Koch keeps her weekly camps light on dance: "When we do our advertising for Frozen Friends camp, for example, it's: 'Come dance, tumble, play games, craft and have fun!'"

Though Koch treats her campers as studio-year enrollment leads, she acknowledges that these weeklong camps naturally function as a way for families who aren't ready for a long-term commitment to still participate in dance. "Those who aren't enrolled for the full season will be put into a sales nurture campaign," she says. "We do see a lot of campers come to subsequent camps, including our one-day camps that we hold once a month throughout our regular season."

Serve your serious dancers

One dilemma studio owners may face: what to do about your most serious dancers, who may be juggling outside intensives with any summer programming that you offer.

Consider making their participation flexible. For Boniszweski's summer program, competitive dancers must take six of the 12 classes offered over a six-week period, as well as the four-day summer camp, which takes place in mid-August. "This past summer, because of COVID, they paid for six but were able to take all 12 if they wanted," she says. "Lots of people took advantage of that."

For Koch, it didn't make sense to require her intensive dancers to participate in summer programming, partly because she earned more revenue catering to younger students and partly because her older students often made outside summer-training plans. "That's how you build a well-rounded dancer—you want them to go off and get experience from teachers you might not be able to bring in," she says.

Another option: Offering private lessons. Your more serious dancers can take advantage of flexible one-on-one training, and you can charge higher fees for individualized instruction. Consider including a financial incentive to get this kind of programming up and running. "Five years ago, we saw that some kids were asking for private lessons, so we created packages: If you bought five lessons, you'd get one for free—to get people in the door," says Boniszewksi. "After two years, once that program took off, we got rid of the discount. People will sign up for as many as 12 private lessons."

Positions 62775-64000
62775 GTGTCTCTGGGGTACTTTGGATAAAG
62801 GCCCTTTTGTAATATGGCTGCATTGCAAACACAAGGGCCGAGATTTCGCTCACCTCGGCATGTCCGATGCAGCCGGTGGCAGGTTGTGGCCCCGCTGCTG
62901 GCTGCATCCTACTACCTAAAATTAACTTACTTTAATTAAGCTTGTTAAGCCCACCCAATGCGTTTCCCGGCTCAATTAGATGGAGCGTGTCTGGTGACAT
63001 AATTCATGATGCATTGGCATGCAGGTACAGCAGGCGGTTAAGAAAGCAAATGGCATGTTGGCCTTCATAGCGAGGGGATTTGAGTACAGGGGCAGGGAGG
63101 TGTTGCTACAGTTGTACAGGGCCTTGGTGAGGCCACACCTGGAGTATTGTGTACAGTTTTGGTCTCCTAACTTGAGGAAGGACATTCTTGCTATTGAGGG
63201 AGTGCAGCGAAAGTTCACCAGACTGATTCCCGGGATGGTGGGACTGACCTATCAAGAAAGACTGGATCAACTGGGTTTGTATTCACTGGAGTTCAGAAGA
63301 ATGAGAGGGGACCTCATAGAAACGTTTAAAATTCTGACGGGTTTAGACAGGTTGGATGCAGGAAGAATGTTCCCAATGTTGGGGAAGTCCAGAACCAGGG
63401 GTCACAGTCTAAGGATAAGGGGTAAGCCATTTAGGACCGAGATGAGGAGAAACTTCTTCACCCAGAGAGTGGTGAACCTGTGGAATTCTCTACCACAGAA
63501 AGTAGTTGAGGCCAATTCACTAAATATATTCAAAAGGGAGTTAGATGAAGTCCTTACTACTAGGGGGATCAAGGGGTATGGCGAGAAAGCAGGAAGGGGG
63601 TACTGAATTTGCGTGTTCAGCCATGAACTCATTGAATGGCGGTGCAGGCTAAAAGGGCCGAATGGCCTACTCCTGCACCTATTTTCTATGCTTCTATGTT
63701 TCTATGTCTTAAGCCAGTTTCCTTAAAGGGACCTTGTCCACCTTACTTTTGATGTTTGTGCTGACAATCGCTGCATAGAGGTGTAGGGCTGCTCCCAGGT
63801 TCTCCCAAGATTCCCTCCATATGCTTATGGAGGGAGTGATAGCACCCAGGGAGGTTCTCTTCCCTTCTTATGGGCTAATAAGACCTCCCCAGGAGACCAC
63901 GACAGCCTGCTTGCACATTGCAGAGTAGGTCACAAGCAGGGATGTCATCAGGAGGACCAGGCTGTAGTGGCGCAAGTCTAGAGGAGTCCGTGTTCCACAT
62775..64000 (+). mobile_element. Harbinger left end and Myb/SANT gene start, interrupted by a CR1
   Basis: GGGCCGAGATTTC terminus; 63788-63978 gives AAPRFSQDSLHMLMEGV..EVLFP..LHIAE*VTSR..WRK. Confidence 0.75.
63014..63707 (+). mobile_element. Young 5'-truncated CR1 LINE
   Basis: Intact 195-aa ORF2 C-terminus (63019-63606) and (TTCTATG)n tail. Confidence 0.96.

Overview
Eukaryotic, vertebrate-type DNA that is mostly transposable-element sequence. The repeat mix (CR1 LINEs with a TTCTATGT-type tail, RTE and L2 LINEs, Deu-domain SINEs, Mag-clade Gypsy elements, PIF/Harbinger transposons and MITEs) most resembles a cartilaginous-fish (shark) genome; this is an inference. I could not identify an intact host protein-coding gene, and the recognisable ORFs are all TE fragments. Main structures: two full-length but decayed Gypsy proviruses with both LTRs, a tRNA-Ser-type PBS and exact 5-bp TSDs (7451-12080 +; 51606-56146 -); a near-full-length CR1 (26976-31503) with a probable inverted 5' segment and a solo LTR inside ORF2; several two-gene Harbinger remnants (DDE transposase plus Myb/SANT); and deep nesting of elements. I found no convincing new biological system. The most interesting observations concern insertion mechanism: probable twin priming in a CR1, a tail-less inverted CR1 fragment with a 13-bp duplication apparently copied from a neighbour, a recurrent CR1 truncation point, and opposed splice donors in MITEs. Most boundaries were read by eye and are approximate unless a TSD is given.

A large group of students stretch in a convention-style space with large windows. They follow a teacher at the front of the room in leaning over their right leg for a hamstring stretch

Koch's summer convention experience several years ago. Photo courtesy East County Performing Arts Center

Bring the (big) opportunities to your students

If you do decide to target older, more serious dancers for your summer programming, you may need to inject some dance glamour to compete with fancier outside intensives.

Bring dancers opportunities they wouldn't have as often during the school year. For Boniszewski, that means offering virtual master classes with big-name teachers, like Misha Gabriel and Briar Nolet. For Koch, it's bringing the full convention experience to her students—and opening it up to the community at large. In past years, she's rented her local community center for a weekend-long in-house convention and brought in professional ballet, jazz, musical theater and contemporary guest teachers.

In 2019, the convention was "nicely profitable" while still an affordable $180 per student, and attracted 120 dancers, a mix of her dancers and dancers from other studios. "It was less expensive than going to a big national convention, because parents didn't have to worry about lodging or travel," Koch says. "We wanted it to be financially attainable for families to experience something like this in our sleepy little town."